We must recognize that success in education, work and life begins in the earliest years.

Over the course of my career, I’ve cared for more than 25,000 children in my private practice, provided guidance and support to thousands of parents and caregivers across the country, and fought on Capitol Hill for parental leave and for special needs children under age three.

The message I most often emphasize to parents and caregivers is this: listen to the baby. Babies have so much they can tell us if we just know how to listen.

Consider that a child from a high-income family will hear 30 million more words within the first four years of life than a child from a low-income family. This word gap continues to widen as children start elementary school, when it becomes a literacy gap. The amount of conversation children hear from birth through age three directly affects their academic success.

Babies lacking high-quality care and learning opportunities fall behind quickly — even before pre-kindergarten. As a result, they must spend their preschool experience playing catch-up rather than forging ahead. High-quality care and supports can set babies and toddlers on the path to becoming confident learners, productive workers and well-adjusted adults. What better investment is there than that?

It’s time for us to prioritize babies and their families and make the necessary investments so that high quality supports and services are available to anyone who needs them. We must recognize that success in education, work and life begins in the earliest years.

The good news is that President Obama is listening to babies and their parents. In his new initiative, Preschool for All, the president invests in babies — especially those most at-risk — as a top priority in his budget.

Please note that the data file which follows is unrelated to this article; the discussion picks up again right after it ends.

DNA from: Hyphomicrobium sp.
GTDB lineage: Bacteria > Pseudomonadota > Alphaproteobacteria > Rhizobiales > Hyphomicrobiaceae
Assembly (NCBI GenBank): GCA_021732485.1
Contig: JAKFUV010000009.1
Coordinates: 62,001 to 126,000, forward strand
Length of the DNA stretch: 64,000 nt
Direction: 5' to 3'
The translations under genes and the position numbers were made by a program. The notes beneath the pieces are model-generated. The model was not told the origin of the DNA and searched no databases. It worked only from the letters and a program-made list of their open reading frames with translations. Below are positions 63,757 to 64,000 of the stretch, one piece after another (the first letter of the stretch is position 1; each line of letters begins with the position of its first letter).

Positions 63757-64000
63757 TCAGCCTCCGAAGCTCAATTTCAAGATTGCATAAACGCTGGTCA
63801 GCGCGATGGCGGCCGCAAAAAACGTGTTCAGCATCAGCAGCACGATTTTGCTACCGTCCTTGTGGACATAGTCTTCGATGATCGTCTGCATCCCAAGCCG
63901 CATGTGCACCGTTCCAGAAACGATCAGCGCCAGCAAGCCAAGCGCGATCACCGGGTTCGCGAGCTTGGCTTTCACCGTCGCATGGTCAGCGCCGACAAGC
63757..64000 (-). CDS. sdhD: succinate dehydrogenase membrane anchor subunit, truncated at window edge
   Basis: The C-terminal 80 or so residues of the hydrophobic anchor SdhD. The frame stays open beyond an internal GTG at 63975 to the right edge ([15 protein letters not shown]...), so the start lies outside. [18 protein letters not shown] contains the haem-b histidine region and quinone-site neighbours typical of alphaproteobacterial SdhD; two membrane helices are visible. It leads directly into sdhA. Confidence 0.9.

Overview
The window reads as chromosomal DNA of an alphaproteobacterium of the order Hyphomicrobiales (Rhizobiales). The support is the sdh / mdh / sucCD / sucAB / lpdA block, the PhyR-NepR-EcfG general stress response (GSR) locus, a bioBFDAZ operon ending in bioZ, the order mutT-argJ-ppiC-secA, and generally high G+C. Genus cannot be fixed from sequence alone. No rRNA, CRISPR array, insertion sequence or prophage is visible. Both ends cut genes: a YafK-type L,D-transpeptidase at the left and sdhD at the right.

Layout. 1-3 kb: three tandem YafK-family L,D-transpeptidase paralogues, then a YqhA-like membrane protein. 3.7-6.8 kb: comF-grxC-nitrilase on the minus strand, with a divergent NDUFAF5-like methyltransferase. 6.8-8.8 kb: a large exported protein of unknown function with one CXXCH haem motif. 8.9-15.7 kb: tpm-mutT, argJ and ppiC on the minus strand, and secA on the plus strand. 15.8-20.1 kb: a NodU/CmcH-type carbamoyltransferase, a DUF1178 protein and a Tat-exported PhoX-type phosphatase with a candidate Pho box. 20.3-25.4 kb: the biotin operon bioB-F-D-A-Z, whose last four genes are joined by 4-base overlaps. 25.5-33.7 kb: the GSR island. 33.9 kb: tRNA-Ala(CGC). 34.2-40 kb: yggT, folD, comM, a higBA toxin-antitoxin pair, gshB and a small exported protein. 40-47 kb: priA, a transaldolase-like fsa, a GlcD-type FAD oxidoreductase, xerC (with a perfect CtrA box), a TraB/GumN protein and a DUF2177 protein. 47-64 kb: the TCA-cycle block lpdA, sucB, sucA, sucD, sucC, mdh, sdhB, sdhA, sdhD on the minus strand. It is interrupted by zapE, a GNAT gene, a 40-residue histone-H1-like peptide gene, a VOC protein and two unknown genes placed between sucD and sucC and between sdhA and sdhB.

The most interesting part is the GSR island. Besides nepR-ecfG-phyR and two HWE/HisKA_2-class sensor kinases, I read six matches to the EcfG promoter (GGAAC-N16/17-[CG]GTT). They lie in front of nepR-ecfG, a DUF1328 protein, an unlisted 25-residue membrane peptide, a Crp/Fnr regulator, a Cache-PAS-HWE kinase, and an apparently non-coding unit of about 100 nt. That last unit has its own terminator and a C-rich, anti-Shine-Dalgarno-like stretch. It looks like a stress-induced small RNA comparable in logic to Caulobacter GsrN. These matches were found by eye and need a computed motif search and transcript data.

For the critical years from birth to age three, the president’s initiative provides comprehensive support for the most vulnerable families. It creates more high-quality child care options for working parents, using Early Head Start’s proven benchmarks, expertise and resources. The plan also funds critical home visiting services so that nurses, social workers and other trained professionals can connect new parents with information and services that improve child health and development. The proposal makes high-quality preschool available to all four-year-olds in low- and moderate-income families.

As I celebrate my 95th birthday, I find myself reflecting on the joyous career I’ve led caring and advocating for children, remembering where our country has been and believing in the progress we can still make. I believe that the president is taking an important step toward ensuring a healthy future for our country by proposing this investment in babies and young children. Now we need Congress to step forward and make the investment a reality.

When we listen to babies and support their social and emotional development, we can realize the great potential for success that lies ahead. Our youngest children deserve to have a solid foundation and step into their first classrooms ready to learn, succeed in life and take on the world.

T. Berry Brazelton, MD, is clinical professor emeritus, pediatrics at the Harvard Medical School. He also is a founding member of Zero to Three*, a national nonprofit organization. On Monday, Zero to Three and more than 20 non-profit organizations, will hold **Rally4Babies***: Learning Happens from the Start, in support for public policies that focus on improving the lives of infants and toddlers.


By T. Berry Brazelton

Source: USA TODAY – http://goo.gl/uGWKc